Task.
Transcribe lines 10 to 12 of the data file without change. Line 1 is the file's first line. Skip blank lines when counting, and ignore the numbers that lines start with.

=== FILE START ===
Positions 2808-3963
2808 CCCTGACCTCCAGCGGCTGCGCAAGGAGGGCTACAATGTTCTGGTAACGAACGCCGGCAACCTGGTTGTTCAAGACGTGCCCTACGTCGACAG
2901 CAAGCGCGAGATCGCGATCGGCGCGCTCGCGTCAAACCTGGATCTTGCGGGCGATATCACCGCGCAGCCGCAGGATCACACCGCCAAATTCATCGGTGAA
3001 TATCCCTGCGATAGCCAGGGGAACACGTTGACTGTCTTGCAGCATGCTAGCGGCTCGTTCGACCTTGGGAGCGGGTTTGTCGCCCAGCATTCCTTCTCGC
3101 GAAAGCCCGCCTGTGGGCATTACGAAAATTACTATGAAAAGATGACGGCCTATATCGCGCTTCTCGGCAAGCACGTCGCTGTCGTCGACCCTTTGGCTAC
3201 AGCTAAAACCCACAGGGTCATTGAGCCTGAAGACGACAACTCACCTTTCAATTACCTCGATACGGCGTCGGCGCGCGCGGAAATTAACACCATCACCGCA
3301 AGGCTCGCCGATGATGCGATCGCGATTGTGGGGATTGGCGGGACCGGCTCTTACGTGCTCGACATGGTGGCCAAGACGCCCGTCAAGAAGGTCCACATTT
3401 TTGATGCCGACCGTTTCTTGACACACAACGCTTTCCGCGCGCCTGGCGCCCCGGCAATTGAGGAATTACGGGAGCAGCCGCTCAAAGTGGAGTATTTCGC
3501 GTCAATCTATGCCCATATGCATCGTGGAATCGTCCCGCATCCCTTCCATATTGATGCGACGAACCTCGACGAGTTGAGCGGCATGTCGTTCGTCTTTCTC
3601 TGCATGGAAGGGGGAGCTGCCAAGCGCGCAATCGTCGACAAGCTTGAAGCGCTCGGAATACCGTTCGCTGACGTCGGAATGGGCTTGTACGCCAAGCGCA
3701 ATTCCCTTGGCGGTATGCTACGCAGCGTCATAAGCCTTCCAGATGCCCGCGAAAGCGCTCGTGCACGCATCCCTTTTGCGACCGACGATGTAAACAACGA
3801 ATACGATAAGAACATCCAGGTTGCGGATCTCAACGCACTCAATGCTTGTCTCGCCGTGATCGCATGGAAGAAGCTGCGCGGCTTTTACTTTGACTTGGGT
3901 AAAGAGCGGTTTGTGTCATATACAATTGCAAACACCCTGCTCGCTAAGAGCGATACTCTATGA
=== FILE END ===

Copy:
3601 TGCATGGAAGGGGGAGCTGCCAAGCGCGCAATCGTCGACAAGCTTGAAGCGCTCGGAATACCGTTCGCTGACGTCGGAATGGGCTTGTACGCCAAGCGCA
3701 ATTCCCTTGGCGGTATGCTACGCAGCGTCATAAGCCTTCCAGATGCCCGCGAAAGCGCTCGTGCACGCATCCCTTTTGCGACCGACGATGTAAACAACGA
3801 ATACGATAAGAACATCCAGGTTGCGGATCTCAACGCACTCAATGCTTGTCTCGCCGTGATCGCATGGAAGAAGCTGCGCGGCTTTTACTTTGACTTGGGT